;was called, provided that mouse button is not down.
;Old cursor is saved before cursor is changed to watch.
;Installs GetNextEvent hook that restores saved cursor
;and reinits VBL countdown.
; Calls _InitCursor.
;Call AutoWatch with TickValue<>0 just before entering
; your event loop.
; If TickValue = 0, remove VBL task and GetNextEvent hook.
;Call before quitting application.
; Procedure ShowWatch;
;Unconditionally change cursor to watch. (Must
;have called AutoWatch with TickValue <> 0 at
;some time previous.) Typically called right before
;exiting application, to cover time until Finder (or
; whatever is next) comes up.
IncludeMacros ;see MacTutor Jan. 1986 ie,
; StackFrame, Arg, Result, Local, Return
; Pop ..., Push ..., Assume
; Global variables
GNEreturn DS.L 1
watchHndl DS.L 1
VBLCountPtr DS.L 1
SavedCursor DS.B cursRec
; The VBL queue element.
DC.L 0 ;link
DC.L 0 ;task ptr
DC0 ;countdown value
; The VBL task code.
Move.L CurrentA5,A2 ;application's A5 into A2
Tst.B MBState ;mouse button down?
Bpl.S @1;yes, don't change cursor
Bset #0,isWatch(A2) ;already make it a watch?
Lea TheCrsr,A0 ;no, save current cursor...
Assume CursRec&3 = 0
@0 Move.L (A0)+,(A1)+
Move.L watchHndl(A2),A0 ;change to watch...
@1 Lea VBLQElem+vblCount,A0 ;re-init VBL count
; The GetNextEvent hook code. It's moved to system heap,
; which is why we must use a global to store the VBL queue
; element count field address -- the Lea instruction can't be
; used in code that's moved relative to the target of the Lea.
Bclr #0,isWatch(A5) ;did we make it a watch?
Move.L watchHndl(A5),A0 ;yes, but did VBL task ;"change" watch
to watch? (maybe
; somebody made it a watch behind our back)
@0 CmpM.L (A0)+,(A1)+;compare cursor saved by
; VBL task to watch...
Beq.S @1;don't restore if cursor is a watch
Pea SavedCursor(A5);ok, restore non-watch
@1 Move.L GNEptr(A5),A0 ;addr of original GetNextEvent
Jsr (A0);go do GetNextEvent
Move.L VBLCountPtr(A5),A0 ;re-init VBL countdown...
Jmp (A0);return to trap dispatcher
GNEhookLen Equ *-GNEhook
Move TickValue(SP),VBLTicks(A5) ;install or remove?
Beq.S Remove ;remove
Lea VBLQElem+vblCount,A0 ;store addr of VBL
Move.L A0,VBLCountPtr(A5) ; queue elem count field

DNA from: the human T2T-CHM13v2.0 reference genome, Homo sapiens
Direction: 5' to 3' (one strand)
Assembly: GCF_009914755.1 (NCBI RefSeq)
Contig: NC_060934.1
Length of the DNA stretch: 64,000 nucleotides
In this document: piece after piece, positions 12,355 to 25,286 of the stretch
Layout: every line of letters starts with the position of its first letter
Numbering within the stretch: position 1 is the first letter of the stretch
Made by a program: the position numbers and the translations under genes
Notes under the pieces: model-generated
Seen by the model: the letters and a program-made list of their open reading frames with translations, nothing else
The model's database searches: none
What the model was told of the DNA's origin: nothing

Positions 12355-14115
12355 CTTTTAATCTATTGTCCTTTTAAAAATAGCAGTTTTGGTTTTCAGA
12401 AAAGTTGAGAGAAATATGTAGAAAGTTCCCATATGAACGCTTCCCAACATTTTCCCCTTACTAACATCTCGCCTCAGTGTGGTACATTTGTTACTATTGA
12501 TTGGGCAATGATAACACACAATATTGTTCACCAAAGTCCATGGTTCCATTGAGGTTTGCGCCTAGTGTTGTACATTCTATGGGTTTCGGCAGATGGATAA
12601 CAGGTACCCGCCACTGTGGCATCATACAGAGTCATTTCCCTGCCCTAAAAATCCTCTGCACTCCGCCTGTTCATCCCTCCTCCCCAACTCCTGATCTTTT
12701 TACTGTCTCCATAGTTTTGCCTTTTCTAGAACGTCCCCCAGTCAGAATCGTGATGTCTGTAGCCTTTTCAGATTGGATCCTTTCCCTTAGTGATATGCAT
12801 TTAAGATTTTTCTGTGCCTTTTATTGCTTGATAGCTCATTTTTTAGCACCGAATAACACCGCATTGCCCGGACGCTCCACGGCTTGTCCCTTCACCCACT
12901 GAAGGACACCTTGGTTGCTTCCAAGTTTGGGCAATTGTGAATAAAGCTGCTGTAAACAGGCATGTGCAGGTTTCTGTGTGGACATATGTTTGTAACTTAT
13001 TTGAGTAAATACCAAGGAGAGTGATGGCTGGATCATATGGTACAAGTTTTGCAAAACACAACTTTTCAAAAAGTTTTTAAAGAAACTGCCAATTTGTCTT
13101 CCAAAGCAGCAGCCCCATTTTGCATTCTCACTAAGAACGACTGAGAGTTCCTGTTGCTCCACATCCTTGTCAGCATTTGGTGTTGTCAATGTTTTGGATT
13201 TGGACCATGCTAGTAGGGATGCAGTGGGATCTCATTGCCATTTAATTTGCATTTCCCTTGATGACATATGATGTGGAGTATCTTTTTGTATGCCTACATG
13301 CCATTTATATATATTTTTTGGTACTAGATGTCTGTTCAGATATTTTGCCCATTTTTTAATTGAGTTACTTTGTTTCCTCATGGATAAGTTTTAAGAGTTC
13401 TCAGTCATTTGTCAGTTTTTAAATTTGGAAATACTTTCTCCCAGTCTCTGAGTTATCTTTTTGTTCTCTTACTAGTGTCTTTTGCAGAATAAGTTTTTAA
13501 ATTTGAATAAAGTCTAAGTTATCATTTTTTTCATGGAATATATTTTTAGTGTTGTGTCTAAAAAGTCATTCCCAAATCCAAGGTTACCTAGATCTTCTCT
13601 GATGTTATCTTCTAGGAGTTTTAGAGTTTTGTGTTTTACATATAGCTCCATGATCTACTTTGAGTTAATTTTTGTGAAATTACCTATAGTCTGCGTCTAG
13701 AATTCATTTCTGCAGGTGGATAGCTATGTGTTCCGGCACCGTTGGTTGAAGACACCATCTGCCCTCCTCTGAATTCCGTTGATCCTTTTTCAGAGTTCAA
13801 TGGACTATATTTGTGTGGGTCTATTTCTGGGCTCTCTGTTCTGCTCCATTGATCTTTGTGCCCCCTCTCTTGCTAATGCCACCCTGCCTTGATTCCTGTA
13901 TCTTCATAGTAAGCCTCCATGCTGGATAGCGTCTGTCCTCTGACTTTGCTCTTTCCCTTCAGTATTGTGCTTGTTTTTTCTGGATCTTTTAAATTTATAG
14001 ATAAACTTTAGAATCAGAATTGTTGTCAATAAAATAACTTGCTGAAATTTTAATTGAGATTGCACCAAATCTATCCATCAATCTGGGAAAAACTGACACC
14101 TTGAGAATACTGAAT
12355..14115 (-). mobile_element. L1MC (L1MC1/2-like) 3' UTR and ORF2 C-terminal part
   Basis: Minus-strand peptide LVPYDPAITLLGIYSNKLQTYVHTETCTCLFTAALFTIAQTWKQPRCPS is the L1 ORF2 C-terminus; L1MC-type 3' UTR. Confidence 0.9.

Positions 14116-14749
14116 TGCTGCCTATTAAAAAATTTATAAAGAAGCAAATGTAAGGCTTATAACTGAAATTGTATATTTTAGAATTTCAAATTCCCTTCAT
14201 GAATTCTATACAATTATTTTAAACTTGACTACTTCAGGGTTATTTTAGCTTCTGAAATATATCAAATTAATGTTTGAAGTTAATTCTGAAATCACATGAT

Move VBLticks(A5),(A0) ; for use by GetNextEvent
; hook. Init VBL countdown
; value in queue element.
MoveQ #CursRec,D0;length of a cursor
_ResrvMem;make space low in heap
Push.L ;room for _GetResource result
Move.L A0,watchHndl(A5) ;save handle to watch
_HNoPurge;don't let it go away
_VInstall;install the VBL task
MoveQ #GNEhookLen,D1 ;length of our hook code
_NewPtr,SYS;move hook code to system heap...
Move.L A1,GNEhookPtr(A5) ;save addr in system heap
; for remove
Move #$170,D0 ;GetNextEvent trap#
Move.L A0,GNEptr(A5);save addr of original code
Move.L A1,A0 ;addr of our hook code
Bra.S SetGNE ;revector GetNextEvent to our
_VRemove ;remove the VBL queue element
_DisposPtr ;dispose of hook code in sys heap
Move.L GNEptr(A5),A0;addr of original GetNextEvent
_SetTrapAddress ;set GetNextEvent routine address
SegStart: ;first location in segment (past segment header)
;(any data or miscellaneous stuff)
; MoveLo subroutine. This subroutine is moved to the stack and executed
; Unlock the calling segment, reallocate it low in the heap, copy its
; lock the calling segment, and return to the calling segment.
; On entry, A0 = handle to calling segment.
MoveLo: Pop.L D2;return address
Sub.L (A0),D2 ;D2.W = relative return address
Push.B (A0);save Memory Mgr flags in master ptr
Clr.B (A0);make sure not purgeable, unlocked
_GetHandleSize ;get his size
Move.L D0,D1 ;save size
_ResrvMem;make space low in the heap
; (may move caller)
Push.L (A0);save addr of calling segment
Move.L D1,D0 ;size
_ReallocHandle ;reallocate handle in low space
Move.L A0,D0 ;save handle
Move.L (A0),A1 ;dest addr
Pop.L A0;source addr for move
Exg D1,D0 ;put size in D0, saved handle in D1
_BlockMove ;copy contents of segment
Move.L D1,A0 ;handle
Pop.B (A0);restore flags in master pointer
Jmp (A1,D2) ;return
XDEF Start ;application entry point
Start: Bsr MaxApplZone
;see "Ask Prof. Mac" Aug. 1985
; Move this CODE resource down in heap
MoveQ #MoveLoSize,D0 ;size of MoveLo routine
Sub D0,SP ;make room on stack for routine
Lea MoveLo,A0 ;source addr
Move.L SP,A1 ;dest addr
_BlockMove ;move MoveLo routine to stack
Lea SegStart-4,A0;addr of segment header
_RecoverHandle ;pass segment handle to MoveLo
Jsr (A1);call MoveLo on stack
Add #MoveLoSize,SP ;pop routine from stack
; The usual initiation rites:
;(call _MoreMasters here as many times as needed)
SubQ #1,D0 ;all-events mask
Notes from Volume 2 Number 5:
Ask Prof. Mac Correction for April
Please note an error on page 62 in the April 1986 issue of MacTutor (volume 2 number 4) in the example of using JIODone. After testing the "noQueueBit", the next instruction says "Beq.S @0". This is incorrect. It should be "Bne.S @0" instead. If this bit is set, then the branch will be taken and the rest of the code implemented, which is what we want for a "no queued" item. For queued items, the branch will not be taken, and we will exit through JIODone.